STMicroelectronics introduced the STripFET™ F7 series of low-voltage MOSFETs, ranging from 40V to 120V. The low-voltage MOSFETs feature an enhanced trench-gate structure that lowers device on-state resistance while also reducing internal capacitances and gate charge for faster and more efficient switching.
According to the company, their excellent figure of merit (FoM) and high avalanche ruggedness help simplify designs and reduce equipment size and cost while enhancing reliability in applications including telecom, computing systems, solar inverters, motor control, and automotive applications. Power MOSFETs are belonging to the STPOWER™ family. The above image features an internal schematic diagram.
Features and benefits:
- Among lowest RDS(on) in the market
- Minimal RDS(on) x Qg for increased system efficiency and more compact designs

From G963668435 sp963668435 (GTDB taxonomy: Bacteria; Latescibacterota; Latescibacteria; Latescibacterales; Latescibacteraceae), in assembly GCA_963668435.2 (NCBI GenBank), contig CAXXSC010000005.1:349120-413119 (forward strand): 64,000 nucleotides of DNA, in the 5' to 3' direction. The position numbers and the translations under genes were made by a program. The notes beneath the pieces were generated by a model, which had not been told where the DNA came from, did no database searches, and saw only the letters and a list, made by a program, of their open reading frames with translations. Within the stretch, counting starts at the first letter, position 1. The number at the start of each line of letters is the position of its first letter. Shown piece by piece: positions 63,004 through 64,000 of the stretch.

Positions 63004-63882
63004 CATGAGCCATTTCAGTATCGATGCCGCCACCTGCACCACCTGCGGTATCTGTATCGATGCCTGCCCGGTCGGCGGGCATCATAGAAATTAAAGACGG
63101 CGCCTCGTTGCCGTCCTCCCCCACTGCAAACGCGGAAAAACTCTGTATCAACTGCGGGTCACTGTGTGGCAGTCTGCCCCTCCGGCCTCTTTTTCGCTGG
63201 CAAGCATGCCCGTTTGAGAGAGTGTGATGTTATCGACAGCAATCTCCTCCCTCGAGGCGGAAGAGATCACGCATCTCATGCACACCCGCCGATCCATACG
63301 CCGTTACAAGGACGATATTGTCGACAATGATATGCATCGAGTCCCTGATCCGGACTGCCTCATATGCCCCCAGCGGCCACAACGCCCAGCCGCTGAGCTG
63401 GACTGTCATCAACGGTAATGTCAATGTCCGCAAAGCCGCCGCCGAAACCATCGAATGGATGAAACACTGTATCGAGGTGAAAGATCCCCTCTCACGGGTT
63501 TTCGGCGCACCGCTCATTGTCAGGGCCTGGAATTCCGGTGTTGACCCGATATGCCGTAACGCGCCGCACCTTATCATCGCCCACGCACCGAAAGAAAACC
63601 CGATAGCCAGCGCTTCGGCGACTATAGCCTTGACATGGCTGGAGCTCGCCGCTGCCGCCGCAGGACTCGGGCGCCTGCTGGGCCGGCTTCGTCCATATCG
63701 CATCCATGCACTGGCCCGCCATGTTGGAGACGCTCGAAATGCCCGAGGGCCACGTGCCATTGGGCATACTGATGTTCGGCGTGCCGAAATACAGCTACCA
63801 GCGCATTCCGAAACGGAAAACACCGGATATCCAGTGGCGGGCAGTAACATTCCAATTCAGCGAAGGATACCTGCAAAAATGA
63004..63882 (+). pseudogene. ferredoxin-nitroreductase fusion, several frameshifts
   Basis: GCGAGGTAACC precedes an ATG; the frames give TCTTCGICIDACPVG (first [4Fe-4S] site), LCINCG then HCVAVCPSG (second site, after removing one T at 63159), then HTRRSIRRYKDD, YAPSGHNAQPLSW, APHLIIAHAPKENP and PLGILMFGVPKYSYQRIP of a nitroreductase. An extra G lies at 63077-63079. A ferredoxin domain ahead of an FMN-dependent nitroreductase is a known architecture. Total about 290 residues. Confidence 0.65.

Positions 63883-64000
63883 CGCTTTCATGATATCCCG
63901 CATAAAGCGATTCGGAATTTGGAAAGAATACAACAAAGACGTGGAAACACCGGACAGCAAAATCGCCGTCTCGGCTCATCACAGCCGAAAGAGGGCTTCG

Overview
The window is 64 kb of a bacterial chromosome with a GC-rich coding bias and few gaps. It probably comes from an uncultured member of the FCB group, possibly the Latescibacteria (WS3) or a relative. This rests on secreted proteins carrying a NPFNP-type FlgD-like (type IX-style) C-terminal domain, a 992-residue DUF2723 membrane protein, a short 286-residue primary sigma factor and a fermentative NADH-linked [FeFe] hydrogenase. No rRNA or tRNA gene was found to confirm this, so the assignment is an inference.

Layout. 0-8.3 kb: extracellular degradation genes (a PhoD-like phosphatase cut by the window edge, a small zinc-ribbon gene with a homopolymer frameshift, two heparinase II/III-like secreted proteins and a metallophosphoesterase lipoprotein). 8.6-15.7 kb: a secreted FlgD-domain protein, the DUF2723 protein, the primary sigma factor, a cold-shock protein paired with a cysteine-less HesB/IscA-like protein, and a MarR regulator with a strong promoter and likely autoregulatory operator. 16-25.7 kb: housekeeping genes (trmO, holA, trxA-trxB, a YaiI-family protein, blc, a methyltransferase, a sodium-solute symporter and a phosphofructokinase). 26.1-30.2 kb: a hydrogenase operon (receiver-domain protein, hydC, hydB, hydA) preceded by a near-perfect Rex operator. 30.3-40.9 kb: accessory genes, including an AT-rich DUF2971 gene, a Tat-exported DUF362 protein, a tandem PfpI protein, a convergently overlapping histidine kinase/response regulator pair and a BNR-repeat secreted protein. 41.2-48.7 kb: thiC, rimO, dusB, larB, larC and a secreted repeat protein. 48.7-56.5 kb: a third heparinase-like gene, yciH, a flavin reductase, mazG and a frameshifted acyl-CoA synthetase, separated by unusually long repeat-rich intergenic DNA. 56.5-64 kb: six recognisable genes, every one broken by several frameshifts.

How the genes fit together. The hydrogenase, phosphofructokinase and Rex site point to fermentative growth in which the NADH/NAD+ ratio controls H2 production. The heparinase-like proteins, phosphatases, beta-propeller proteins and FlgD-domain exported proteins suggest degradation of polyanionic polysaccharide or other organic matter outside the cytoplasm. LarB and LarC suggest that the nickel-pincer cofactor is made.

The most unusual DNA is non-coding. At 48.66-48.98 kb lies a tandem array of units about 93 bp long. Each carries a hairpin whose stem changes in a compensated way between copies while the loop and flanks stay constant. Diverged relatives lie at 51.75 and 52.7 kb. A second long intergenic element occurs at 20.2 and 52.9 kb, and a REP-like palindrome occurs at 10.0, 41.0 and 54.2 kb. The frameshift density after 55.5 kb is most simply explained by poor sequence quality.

- Optimized Crss/Ciss ratio for EMI immunity
- High avalanche ruggedness
Compared to the previous STripFET F4 and F3 series, the latest F7 series features a much lower on-state resistance per die area. ST says this lower on state resistance per die area translates to a more simplified design for high-power devices with a reduced number of paralleled connections.
AEC-Q101-qualified 40V STripFET F7 MOSFETs
ST has added two new 120A STripFET F7 devices to its portfolio of 40V automotive-grade power MOFSETs. These 40V MOSFETs come in a 0.88mm profile PowerFLAT 5×6 package with wettable flanks. The 2.1mΩ (typical) STL140N4F7AG and 1.68mΩ (typical) STL190N4F7AG combine superior energy efficiency and switching performance with high immunity to false turn-on and very low emitted noise. Typical applications for the 40V automotive qualified MOSFETs include high-current power train, body, or chassis, and safety systems, as well as motor drives such as those in electric power steering (EPS).
The company says it also added new products to the 60V STripFET F7 low-voltage MOSFET series with an improved figure of merit and high avalanche ruggedness to meet strict energy-efficiency specifications and maximize power density.